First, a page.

But it’s number one difference, he says, is its My Challenges function, which allows the user to put a whole series of challenges to family and friends, from just delaying the first cigarette a day, to not smoking at work, through to quitting altogether.
Wright says that taps into how smoking is such a “communal thing” in Aboriginal and Torres Strait Islander communities.
“You’re not going to get rid of it by focusing on the individual,” he said. “You’ve got to focus on the family group, the household, the extended mob. That’s what we think is going to be different with this app to any other app that’s out there.”
Last week’s release of the comprehensive 2014/15 National Aboriginal and Torres Strait Islander Social Survey (NATSISS) found significant progress in reducing Indigenous smoking rates, although these remain much higher than for non-Indigenous populations.
Rates of daily smoking among Indigenous people were down to 39 per cent from 45 per cent in 2008 and 49 per cent in 2002. About six in 10 (60 per cent) were living in a household in which there was at least one daily smoker in 2014–15, down from 67.5 per cent in 2008 – but still worryingly high rates.
Big funding cuts and changing government policies have had an impact, and the head of the Tackling Indigenous Smoking initiative Professor Tom Calma has conceded Australia won’t meet its target to halve 2008 Indigenous smoking levels by 2018.
Social media for social change
Still, James Sheather is a big believer in the power of social media to bring about social change or support.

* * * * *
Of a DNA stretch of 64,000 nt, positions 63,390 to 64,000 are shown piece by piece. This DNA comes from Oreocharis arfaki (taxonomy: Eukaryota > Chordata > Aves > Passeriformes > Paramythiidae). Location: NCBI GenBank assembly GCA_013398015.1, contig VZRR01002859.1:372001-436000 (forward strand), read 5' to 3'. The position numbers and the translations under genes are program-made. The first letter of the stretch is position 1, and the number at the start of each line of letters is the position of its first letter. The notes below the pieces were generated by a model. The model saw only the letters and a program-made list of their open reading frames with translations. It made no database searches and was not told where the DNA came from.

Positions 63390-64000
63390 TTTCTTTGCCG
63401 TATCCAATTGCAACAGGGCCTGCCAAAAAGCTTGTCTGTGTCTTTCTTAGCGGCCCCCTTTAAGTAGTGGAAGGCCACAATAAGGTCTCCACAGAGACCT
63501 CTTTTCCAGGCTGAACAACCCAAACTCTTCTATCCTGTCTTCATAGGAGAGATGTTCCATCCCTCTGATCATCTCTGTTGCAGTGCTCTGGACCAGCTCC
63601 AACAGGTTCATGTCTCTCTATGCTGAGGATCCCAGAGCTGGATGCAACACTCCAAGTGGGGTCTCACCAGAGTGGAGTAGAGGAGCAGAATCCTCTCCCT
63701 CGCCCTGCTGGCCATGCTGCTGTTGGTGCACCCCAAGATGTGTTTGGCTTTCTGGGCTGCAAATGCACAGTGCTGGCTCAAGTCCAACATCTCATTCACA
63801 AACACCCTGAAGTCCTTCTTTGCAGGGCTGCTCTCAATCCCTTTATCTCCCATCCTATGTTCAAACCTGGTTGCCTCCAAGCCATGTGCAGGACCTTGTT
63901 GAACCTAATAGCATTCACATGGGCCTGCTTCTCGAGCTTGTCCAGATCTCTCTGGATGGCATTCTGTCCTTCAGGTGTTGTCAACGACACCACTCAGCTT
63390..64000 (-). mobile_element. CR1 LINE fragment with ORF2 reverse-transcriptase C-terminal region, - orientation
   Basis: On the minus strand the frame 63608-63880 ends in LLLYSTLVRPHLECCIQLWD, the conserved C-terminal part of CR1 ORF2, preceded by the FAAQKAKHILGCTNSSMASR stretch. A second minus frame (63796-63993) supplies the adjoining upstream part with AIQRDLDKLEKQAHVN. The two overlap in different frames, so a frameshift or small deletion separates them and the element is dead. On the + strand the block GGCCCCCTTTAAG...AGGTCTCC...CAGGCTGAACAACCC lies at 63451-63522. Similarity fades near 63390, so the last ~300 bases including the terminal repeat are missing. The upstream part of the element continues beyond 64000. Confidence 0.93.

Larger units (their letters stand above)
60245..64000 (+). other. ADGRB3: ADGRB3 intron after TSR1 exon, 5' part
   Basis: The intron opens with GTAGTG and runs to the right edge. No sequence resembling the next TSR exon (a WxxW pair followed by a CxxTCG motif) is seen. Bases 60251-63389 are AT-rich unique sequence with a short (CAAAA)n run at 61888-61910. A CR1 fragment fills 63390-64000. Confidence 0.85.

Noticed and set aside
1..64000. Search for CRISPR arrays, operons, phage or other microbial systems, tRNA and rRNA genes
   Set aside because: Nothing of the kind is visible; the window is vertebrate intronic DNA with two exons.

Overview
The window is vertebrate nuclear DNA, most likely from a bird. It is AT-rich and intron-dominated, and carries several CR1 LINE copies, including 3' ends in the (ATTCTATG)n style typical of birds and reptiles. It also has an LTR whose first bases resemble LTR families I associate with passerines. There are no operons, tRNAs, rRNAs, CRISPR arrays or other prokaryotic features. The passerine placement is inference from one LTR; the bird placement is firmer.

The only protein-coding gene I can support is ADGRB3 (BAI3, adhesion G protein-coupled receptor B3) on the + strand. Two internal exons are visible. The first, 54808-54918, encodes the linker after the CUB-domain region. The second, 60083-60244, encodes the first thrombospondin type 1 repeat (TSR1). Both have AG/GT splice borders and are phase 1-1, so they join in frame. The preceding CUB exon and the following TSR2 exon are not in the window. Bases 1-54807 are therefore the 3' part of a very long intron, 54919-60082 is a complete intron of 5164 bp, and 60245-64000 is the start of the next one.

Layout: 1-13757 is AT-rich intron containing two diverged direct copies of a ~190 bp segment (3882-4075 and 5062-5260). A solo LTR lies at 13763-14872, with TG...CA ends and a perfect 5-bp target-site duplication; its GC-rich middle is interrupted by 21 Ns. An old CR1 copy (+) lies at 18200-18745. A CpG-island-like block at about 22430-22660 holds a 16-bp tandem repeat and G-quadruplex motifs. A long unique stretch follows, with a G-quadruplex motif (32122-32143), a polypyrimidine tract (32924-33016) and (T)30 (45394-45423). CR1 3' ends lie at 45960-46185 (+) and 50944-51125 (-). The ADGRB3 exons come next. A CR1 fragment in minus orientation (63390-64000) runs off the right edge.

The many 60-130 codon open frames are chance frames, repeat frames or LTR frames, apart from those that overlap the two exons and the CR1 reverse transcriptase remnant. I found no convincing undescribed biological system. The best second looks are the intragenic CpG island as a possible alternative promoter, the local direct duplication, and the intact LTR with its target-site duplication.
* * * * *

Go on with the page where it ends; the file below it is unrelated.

He told Croakey said he was already confident that Facebook would be the key to connecting with Aboriginal people in the area when his organisation began to step up its online presence this year.
But even he was blown away to get more than 10,000 hits on a post that aimed to raise money for a funeral following a suicide in the area.
Fundraising efforts that included a special touch football event organised within a week went on to raise more than $6,000 for the family – a big achievement in an area with roughly 2,000 Aboriginal people in the community.
“It was unbelievable, it all just took off, and showed us how the community wanted to be involved and how to best connect with them,” he told Croakey.
He told a panel discussion at the conference that Armajun’s board had been hesitant about engaging too heavily in social media, concerned about the potential for negative responses.
But they began to swing around when they saw that staffers were directly boosting attendance numbers when they used their personal Facebook account to promote events.
Asked about negative social media experiences, he said trouble loomed once when the organisation posted a vacancy for Aboriginal traineeships, which attracted complaints about “why aren’t these jobs for everybody” from one non-Aboriginal woman.
“The best thing,” Sheather said, “is everyone got on there and told her why. She got a bit of education from her friends and the community. It sorted itself out.”
Photos and tweets
• Thanks to all who have been tweeting from #AHMRC16 – check the Symplur analytics. The analytics below are from 1 May – morning of 3 May.